Co-author Michelle Reece is involved in such a partnership as part of the staff of the Certified Medical Representatives (CMR)
Institute, a not-for-profit educational institution dedicated to advancing the healthcare industry through education. CMR
Institute provides certification programs for reps, managers, or management candidates.
CMR Institute offers 22 courses that carry graduate level credit recommendations from ACE; all 42 courses carry upper division
baccalaureate credit recommendations. Participants gain valuable knowledge, while physicians actively seek out reps with CMR
certification. Often, such certification offers an important incentive for employees seeking advancement, and can provide
effective motivation to receive further training within their field.
CMR Institute also maintains an educational alliance with the University of Medicine and Dentistry of New Jersey (UMDNJ) that
allows CMR Institute graduates to apply credits earned from the certification programs towards a master's degree in Health
Sciences or Health Systems. CMR Institute also recently developed alliances with USP and NOVA Southeastern University to offer
students significant credit toward an MBA degree.
Partnerships such as these can translate into applicable graduate degrees that are beneficial to all parties—and extremely
cost-effective for the participating corporation.
Establishing the Relationship
Bringing differing cultures together can sometimes prove challenging. One challenge of corporation-education partnerships
is that each organization has its own mission. Academia is focused on the broad development of the learner, while industry
focuses more on meeting specific training needs that help to increase the potential of employees and return on investment
for the company.
Operational differences also pose potential challenges for the two groups. This may include timeline issues—time to production—emphasis
on training versus education, how money is managed, and others. Recommended strategies address issues including project scope
and timelines, contract management, and specific deliverables that are ideally identified in a project management plan developed
in collaboration with representatives from all participating organizations. Additionally, the program curriculum should be
developed collaboratively between the corporation and the educational partner.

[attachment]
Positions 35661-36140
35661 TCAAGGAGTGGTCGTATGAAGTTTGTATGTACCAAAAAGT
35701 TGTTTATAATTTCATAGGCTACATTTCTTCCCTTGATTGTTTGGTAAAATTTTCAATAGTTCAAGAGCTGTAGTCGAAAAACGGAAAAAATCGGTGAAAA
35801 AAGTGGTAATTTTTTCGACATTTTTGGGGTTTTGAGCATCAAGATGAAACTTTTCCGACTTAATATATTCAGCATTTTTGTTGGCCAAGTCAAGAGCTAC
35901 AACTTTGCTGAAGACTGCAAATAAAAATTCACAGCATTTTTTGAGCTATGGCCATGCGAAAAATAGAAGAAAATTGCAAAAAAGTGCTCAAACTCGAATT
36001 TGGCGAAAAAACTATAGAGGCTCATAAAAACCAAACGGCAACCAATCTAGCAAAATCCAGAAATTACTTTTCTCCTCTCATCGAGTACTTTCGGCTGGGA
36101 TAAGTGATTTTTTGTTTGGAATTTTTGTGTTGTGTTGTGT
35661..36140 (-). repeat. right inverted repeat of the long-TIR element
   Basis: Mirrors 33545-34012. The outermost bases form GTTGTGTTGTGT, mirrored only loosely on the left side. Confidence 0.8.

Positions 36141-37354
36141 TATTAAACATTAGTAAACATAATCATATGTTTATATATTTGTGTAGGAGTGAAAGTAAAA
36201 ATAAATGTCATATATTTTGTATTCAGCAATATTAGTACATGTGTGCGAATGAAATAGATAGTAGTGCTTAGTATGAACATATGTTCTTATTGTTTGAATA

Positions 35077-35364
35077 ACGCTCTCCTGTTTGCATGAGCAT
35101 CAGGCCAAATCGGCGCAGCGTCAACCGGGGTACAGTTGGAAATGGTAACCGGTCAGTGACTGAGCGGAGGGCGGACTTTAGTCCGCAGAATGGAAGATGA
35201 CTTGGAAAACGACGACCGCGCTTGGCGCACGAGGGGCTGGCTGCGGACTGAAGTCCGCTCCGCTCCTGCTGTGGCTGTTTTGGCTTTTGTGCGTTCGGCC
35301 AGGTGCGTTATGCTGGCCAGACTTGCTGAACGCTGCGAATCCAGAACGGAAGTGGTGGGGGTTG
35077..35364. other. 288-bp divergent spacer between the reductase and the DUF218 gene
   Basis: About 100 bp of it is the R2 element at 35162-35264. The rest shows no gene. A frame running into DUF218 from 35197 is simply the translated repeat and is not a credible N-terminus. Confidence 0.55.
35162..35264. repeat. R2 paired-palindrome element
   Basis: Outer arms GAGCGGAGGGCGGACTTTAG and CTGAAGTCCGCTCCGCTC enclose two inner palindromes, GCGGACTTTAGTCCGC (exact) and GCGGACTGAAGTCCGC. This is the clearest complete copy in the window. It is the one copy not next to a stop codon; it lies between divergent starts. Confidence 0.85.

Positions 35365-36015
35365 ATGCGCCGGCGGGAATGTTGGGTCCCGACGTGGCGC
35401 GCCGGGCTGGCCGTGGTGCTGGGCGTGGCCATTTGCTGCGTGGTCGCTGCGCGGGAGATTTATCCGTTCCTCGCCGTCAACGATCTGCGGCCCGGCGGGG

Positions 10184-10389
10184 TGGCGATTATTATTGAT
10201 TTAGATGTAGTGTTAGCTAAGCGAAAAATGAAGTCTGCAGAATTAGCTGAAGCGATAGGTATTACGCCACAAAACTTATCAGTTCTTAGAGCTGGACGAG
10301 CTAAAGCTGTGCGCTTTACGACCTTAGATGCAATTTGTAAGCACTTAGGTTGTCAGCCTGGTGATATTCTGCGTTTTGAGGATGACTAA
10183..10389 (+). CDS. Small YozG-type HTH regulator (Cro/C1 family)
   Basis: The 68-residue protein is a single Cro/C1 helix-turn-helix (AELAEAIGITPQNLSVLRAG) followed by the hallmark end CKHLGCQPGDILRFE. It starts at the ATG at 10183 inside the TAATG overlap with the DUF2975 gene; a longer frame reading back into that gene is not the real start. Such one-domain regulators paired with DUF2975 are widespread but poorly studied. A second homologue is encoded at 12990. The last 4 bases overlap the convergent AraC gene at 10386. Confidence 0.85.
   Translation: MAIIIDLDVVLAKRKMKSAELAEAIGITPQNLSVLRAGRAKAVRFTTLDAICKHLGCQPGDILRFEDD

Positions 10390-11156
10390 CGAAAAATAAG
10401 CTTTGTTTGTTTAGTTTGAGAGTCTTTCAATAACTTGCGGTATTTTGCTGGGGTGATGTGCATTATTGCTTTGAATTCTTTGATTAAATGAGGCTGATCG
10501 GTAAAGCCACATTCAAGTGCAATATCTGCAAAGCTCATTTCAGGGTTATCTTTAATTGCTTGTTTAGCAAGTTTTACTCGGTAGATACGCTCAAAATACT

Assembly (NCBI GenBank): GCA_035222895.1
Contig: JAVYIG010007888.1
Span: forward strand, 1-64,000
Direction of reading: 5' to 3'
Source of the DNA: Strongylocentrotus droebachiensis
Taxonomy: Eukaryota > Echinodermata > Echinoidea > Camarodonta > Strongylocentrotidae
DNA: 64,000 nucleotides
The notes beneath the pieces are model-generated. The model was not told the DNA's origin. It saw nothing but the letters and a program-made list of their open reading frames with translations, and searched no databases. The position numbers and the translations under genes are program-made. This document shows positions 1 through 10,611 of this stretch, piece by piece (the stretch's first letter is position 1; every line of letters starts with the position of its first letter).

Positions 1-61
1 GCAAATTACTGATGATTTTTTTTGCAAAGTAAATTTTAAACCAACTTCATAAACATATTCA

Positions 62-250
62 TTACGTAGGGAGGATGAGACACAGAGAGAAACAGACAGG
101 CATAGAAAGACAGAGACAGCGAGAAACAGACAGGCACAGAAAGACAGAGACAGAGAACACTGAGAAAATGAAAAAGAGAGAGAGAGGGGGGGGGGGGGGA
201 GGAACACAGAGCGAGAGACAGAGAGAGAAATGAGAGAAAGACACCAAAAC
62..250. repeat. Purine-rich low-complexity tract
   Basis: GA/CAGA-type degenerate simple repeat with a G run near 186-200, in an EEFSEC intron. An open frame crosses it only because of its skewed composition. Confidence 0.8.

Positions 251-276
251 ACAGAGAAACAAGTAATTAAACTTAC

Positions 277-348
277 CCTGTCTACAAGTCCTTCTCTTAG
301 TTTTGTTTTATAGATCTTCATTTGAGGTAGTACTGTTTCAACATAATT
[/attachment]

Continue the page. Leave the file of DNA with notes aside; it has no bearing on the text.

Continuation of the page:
Finding the Right Partner
How does a corporation go about finding the right educational partner? (See "The Right Fit,".)
Many colleges, universities, and other adult learning institutions are actively seeking out corporation partners and partnerships.
For executives seeking out these alliances, it is helpful to begin with professional associations—such as the Society of Pharmaceutical
and Biotech Trainers (SPBT), the HMC Council, the Pharmaceutical Management Science Association (PMSA), or the Healthcare
Businesswomen's Association (HBA)—who have helpful member lists. Choose the one that best matches your goals, and contact
their development office with your needs, requesting a proposed solution.
Consider approaching potential partners with a proposal that clearly outlines the perceived benefits to both parties. Be certain
to ask for examples of completed projects and talk to their references. During your research, you should also ascertain if
their personnel have adequate experience to provide and support the solution you seek.
When it comes to corporation-education partnerships, the whole truly is greater than the sum of its parts. Because of the
wealth of benefits to be gained, it's easy to see why organizations that form symbiotic partnerships enjoy advantages in today's
competitive marketplace, and why they're often uniquely positioned to handle tomorrow's challenges.
Barbara B. Lockee is an associate professor of instructional technology at Virginia Tech and Michelle A. Reece is vice president, learning and curriculum development, CMR Institute. They can be reached at email@example.com